2. Wapping Street about 1888 with the houses with niches (see top centre). These were supposed to have been built by F1emish weavers f1eeing from persecution and the niches were to hold small statues. A 1ess welcome visitor to these shores was the cockroach, supposed to have been brought to this part of the country amongst ballast. Certainly, in the 1880's Broekie says that 'rnany houses in Shields are full of Cockroaches, especially in cupboards near ovens'. They were once fancied to bring good luck to a house, but a lady in Westoe Village got a breed of them on purpose, and the house was soon over-run. The grocer's shop is owned by T.F. Beadnell, and at number 61 is the shop of Dorothy Sahsa, a curious name which could indicate an early member of the Arab Community.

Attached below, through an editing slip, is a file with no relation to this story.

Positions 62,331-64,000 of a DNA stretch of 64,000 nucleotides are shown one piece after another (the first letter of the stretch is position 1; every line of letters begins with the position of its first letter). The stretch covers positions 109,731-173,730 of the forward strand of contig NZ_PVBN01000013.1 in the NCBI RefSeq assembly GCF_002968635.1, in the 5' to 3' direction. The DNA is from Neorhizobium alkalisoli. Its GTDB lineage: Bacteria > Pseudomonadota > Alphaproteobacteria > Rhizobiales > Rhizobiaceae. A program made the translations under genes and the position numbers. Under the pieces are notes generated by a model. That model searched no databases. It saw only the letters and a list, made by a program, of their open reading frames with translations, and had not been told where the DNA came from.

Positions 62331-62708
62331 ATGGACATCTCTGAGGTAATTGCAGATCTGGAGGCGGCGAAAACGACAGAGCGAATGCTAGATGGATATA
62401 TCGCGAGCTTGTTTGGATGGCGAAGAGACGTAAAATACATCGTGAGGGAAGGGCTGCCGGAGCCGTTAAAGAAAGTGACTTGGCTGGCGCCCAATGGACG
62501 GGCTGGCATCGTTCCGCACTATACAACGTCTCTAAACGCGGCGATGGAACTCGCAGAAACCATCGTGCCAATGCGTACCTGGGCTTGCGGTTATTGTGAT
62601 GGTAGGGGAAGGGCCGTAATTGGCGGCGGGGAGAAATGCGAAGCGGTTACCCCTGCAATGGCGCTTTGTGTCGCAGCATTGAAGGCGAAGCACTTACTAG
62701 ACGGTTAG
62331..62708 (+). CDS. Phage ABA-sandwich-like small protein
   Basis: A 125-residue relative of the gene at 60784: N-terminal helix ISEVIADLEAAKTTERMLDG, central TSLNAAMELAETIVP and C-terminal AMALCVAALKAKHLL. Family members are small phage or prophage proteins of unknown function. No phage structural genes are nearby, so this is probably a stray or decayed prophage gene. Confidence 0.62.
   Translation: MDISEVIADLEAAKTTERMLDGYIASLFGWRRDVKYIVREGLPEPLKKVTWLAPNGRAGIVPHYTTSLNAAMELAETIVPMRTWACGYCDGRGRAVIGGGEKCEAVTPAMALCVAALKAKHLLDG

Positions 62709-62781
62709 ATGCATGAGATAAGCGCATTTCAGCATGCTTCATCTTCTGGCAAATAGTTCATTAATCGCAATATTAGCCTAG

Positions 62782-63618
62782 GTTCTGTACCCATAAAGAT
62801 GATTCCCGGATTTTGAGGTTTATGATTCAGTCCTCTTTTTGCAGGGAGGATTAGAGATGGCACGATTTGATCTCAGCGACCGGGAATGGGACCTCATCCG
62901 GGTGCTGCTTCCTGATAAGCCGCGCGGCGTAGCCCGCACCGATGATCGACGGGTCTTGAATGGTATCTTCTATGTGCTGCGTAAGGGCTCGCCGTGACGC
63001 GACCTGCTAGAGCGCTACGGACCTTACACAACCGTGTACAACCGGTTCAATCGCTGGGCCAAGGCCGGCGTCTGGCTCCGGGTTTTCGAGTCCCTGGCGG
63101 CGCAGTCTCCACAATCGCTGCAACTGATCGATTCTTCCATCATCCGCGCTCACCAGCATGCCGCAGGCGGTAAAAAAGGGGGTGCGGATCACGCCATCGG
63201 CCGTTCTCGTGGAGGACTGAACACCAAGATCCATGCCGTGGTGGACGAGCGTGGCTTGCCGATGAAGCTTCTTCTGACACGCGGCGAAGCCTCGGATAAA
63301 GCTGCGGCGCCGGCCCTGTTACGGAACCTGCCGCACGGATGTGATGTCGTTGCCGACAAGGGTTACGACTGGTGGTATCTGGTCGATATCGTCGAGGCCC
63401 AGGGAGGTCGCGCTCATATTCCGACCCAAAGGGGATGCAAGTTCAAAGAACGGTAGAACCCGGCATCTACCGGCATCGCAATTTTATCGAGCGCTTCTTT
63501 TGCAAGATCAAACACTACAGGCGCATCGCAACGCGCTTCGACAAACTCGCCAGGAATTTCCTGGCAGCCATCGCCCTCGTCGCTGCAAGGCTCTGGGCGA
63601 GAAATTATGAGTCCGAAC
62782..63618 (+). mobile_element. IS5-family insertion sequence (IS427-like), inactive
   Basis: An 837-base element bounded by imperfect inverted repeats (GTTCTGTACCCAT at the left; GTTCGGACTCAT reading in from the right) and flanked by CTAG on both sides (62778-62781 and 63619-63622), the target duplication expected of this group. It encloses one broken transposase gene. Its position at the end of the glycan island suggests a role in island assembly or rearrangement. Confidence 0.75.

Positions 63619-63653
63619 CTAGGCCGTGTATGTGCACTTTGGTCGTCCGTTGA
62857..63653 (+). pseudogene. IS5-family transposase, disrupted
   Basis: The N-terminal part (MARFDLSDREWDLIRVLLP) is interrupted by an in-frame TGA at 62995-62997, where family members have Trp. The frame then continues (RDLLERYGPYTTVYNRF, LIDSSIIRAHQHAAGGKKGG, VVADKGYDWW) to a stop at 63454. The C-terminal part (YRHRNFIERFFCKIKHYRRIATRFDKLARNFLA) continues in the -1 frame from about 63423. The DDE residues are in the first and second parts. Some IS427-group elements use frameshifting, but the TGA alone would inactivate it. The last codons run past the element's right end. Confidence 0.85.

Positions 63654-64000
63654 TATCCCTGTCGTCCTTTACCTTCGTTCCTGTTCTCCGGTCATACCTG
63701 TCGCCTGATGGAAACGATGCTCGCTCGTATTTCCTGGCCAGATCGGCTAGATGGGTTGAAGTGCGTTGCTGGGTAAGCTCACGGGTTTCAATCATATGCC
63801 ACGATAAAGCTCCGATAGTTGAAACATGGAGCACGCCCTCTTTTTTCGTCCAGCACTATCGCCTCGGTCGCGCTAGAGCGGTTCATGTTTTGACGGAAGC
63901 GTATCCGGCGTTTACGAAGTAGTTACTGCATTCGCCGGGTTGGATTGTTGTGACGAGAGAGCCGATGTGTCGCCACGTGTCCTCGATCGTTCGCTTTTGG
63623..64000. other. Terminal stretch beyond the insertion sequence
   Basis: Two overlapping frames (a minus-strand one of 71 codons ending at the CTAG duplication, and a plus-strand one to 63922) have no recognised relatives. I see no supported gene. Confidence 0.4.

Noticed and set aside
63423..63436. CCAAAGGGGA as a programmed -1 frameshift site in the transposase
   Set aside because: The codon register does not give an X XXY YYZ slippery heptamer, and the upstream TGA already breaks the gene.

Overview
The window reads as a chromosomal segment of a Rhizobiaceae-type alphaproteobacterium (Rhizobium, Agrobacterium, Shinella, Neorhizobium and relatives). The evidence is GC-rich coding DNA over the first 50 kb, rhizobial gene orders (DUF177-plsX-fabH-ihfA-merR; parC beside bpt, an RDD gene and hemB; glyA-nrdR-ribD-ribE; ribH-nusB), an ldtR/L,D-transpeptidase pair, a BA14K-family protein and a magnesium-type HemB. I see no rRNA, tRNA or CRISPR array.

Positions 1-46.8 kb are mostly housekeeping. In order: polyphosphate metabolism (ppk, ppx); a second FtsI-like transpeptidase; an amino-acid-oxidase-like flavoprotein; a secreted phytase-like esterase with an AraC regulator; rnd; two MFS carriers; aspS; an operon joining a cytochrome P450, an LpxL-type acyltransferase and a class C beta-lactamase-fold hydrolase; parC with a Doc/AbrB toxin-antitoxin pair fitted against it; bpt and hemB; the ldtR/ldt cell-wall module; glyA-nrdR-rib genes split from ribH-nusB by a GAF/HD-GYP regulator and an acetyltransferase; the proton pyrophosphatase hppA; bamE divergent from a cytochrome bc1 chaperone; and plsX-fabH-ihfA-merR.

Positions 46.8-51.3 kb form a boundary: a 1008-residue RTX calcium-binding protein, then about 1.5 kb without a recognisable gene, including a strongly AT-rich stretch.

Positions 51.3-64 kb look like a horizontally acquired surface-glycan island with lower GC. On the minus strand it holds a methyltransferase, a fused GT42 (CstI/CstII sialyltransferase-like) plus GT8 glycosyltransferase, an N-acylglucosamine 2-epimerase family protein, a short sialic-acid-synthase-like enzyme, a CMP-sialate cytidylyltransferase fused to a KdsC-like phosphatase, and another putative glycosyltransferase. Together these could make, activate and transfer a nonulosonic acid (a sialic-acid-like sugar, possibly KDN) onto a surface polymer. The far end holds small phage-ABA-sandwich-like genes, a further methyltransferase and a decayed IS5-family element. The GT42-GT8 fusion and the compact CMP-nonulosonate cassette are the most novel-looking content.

3. The corner of Fowler Street, east side looking north, in the ear1y 1920's. On the far left we can see the Scala, then the Royal Hotel (now the Ship and Royal), then the Criterion, Oliver's, and finally Goldman's general dealer's shop, with Pearlman's above. The Scala changed to the Gaumont and has recently become an amusement centre; the two pubs are still there, Goldman's has been gone for some time but Oliver's, without the lamps but with a comprehensive collection of tobaccos, cigars and cigarettes, survived until quite recently. By the late sixties, with its dark unchanged interim, and wooden floor, it was so old fashioned that it was something of a period piece. The staff were very obliging, and its demise must have been keenly regretted by many. The shop next door was kept for many years by Mrs. Oliver, the wife of Jack Oliver who ran the tobacconists. lt was a sweet shop and Mrs. Oliver must have been a 'sweet' lady, for she was fondly remembered by her customers.